dynamicQuery += ' From Contact where Id in (\''+con.Id+'\')';
        for(Contact mergingContact : Database.query(dynamicQuery)) {
            // TODO: Matchup queried Contacts with base contacts on Id (or an external Id)
            Map<String, Object> mergingFieldsToValue = mergingContact.getPopulatedFieldsAsMap();
            for(string fieldName : mergingFieldsToValue.keySet()) {
                con.put(fieldName, mergingFieldsToValue.get(fieldName));
    System.debug(con); //12:55:50:007 USER_DEBUG [12]|DEBUG|Contact:{FirstName=John, LastName=Doe}

    Things that would make it even more useful:

    • Being able to "depopulate" a field on an sObject. E.g. you've got an Account instance, but only want send specific fields in for a DML update. Currently you would need to create a new sObject and set just the fields you wanted. If you could depopulate them instead you could use the original instance without the risk of updating fields that should be unchanged.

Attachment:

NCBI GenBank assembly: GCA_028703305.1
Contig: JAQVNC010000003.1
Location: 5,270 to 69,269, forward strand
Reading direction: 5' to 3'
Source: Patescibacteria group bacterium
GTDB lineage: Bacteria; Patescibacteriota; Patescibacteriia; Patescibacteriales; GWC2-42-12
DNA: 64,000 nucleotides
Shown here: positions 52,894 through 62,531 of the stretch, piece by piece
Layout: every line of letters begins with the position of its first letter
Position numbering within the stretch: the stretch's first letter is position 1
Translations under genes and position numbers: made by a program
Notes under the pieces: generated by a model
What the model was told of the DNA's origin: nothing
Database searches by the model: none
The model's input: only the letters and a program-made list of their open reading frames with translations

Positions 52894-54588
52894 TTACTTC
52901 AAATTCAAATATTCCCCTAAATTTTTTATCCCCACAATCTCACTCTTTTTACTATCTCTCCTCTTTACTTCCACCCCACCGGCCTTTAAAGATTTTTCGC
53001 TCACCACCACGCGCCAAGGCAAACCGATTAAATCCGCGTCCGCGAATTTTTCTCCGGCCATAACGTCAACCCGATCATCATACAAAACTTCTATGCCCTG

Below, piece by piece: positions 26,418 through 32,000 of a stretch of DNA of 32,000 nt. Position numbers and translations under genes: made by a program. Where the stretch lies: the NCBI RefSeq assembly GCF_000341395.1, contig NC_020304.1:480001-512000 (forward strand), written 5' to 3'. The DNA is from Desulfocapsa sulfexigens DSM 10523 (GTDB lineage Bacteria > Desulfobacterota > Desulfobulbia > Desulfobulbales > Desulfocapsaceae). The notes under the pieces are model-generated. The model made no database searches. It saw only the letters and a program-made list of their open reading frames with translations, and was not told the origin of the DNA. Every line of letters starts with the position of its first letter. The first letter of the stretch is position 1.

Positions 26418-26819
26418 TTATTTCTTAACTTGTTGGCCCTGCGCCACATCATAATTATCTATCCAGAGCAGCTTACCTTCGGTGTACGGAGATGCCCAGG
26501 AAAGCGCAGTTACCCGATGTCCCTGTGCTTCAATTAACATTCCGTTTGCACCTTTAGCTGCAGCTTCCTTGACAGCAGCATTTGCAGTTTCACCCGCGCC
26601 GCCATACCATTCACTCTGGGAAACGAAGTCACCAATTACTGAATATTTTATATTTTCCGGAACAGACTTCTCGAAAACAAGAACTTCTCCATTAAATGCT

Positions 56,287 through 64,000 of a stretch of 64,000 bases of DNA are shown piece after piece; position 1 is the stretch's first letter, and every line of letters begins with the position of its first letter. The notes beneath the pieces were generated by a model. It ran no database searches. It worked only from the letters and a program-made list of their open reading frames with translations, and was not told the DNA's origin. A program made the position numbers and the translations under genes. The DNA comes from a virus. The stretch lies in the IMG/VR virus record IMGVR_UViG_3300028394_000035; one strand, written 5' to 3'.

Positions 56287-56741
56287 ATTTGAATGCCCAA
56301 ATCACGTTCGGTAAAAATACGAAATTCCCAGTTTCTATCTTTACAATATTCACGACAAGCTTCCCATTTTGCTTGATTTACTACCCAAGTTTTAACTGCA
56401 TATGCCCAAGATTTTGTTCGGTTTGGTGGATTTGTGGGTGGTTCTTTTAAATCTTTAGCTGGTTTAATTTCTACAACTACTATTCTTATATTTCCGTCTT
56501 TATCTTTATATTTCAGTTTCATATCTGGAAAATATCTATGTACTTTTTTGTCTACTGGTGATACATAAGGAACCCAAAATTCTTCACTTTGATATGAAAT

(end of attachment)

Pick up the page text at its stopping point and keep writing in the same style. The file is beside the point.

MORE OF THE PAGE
• A built in way to retrieve additional fields into a collection of sObjects. My sample implementation above should work in theory, but it would be great to provide a collection of sObjects and the names of the additional fields you need populated and have Apex do the rest.
          List<Contact> someListOfContactsWithoutFirstName = //...
          List<string> additionalFields = new List<string> {'FirstName'};
          List<Contact> awesomeListOfContactsNowWithFirstName = Database.queryFields(someListOfContactsWithoutFirstName, additionalFields);

    Other Summer '16 highlights via Summer '16 Highlights for ISV Developers

    See also: